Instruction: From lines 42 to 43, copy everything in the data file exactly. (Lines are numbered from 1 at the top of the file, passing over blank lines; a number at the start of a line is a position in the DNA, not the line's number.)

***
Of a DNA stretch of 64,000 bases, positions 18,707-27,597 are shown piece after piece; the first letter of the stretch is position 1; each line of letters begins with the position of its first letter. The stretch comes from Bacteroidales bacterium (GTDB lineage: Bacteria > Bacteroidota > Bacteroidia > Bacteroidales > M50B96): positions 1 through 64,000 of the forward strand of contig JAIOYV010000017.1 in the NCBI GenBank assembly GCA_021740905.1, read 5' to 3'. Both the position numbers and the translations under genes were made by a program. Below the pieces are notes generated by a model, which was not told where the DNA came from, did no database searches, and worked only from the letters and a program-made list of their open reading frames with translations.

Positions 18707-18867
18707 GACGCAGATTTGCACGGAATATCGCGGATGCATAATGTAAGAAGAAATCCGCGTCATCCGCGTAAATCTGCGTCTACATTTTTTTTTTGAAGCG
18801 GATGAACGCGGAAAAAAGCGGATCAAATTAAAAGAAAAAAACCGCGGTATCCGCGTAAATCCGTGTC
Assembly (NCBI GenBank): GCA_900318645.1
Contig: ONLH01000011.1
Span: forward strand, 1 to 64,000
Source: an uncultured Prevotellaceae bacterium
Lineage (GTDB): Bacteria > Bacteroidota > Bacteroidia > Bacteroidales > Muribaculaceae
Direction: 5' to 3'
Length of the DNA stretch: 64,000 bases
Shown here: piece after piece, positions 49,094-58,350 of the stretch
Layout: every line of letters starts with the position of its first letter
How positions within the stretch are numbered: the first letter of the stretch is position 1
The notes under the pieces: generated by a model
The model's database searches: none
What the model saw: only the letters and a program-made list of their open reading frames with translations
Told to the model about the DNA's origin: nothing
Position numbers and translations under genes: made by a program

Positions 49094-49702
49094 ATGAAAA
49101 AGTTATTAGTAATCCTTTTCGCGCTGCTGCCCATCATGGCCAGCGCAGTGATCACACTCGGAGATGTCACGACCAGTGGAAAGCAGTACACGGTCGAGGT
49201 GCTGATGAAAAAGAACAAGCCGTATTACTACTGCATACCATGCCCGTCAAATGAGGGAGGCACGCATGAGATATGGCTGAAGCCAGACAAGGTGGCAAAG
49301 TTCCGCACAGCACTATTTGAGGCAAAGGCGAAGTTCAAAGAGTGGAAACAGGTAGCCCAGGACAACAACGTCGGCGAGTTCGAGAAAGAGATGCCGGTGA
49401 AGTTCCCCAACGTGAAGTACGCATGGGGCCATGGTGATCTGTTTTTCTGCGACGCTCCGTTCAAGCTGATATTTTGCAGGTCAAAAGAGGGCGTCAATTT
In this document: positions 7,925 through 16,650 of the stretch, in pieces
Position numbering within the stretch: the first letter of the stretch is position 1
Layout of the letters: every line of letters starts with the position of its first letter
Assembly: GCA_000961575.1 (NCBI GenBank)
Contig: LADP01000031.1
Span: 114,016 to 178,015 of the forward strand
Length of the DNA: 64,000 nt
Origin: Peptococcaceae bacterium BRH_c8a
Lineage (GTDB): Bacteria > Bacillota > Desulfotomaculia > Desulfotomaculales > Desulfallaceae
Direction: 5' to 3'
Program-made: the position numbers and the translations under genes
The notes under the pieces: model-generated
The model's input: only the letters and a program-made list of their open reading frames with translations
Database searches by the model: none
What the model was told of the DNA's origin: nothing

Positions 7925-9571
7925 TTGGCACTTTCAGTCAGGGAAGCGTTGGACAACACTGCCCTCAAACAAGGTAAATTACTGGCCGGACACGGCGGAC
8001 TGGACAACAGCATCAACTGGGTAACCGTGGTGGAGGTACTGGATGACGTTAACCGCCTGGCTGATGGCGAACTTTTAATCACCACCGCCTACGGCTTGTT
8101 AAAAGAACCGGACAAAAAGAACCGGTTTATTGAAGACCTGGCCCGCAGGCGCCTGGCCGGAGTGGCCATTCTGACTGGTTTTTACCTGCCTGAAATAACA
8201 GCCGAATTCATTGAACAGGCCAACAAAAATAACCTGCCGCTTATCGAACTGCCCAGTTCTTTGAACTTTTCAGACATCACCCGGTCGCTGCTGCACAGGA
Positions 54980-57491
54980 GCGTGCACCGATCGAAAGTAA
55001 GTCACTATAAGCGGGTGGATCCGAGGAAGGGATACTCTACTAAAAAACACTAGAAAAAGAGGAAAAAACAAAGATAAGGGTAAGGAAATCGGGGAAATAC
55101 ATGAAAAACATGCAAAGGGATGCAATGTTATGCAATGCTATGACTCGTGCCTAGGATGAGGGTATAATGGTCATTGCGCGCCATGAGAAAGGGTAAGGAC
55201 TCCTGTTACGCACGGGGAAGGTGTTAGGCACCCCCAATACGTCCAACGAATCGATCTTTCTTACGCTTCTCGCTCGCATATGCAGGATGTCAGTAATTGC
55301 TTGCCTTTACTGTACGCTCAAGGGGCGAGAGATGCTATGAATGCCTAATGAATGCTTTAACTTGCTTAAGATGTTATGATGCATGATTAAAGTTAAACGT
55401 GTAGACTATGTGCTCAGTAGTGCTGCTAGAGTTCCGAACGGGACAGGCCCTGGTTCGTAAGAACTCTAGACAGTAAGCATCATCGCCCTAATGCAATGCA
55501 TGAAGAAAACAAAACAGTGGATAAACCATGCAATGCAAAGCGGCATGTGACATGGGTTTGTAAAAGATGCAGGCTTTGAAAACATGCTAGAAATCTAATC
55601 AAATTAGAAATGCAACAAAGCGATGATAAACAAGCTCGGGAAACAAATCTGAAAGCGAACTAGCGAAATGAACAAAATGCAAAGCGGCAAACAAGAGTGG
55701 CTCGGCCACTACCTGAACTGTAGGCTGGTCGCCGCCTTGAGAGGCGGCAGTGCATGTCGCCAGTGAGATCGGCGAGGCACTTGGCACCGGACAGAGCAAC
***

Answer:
7925 TTGGCACTTTCAGTCAGGGAAGCGTTGGACAACACTGCCCTCAAACAAGGTAAATTACTGGCCGGACACGGCGGAC
8001 TGGACAACAGCATCAACTGGGTAACCGTGGTGGAGGTACTGGATGACGTTAACCGCCTGGCTGATGGCGAACTTTTAATCACCACCGCCTACGGCTTGTT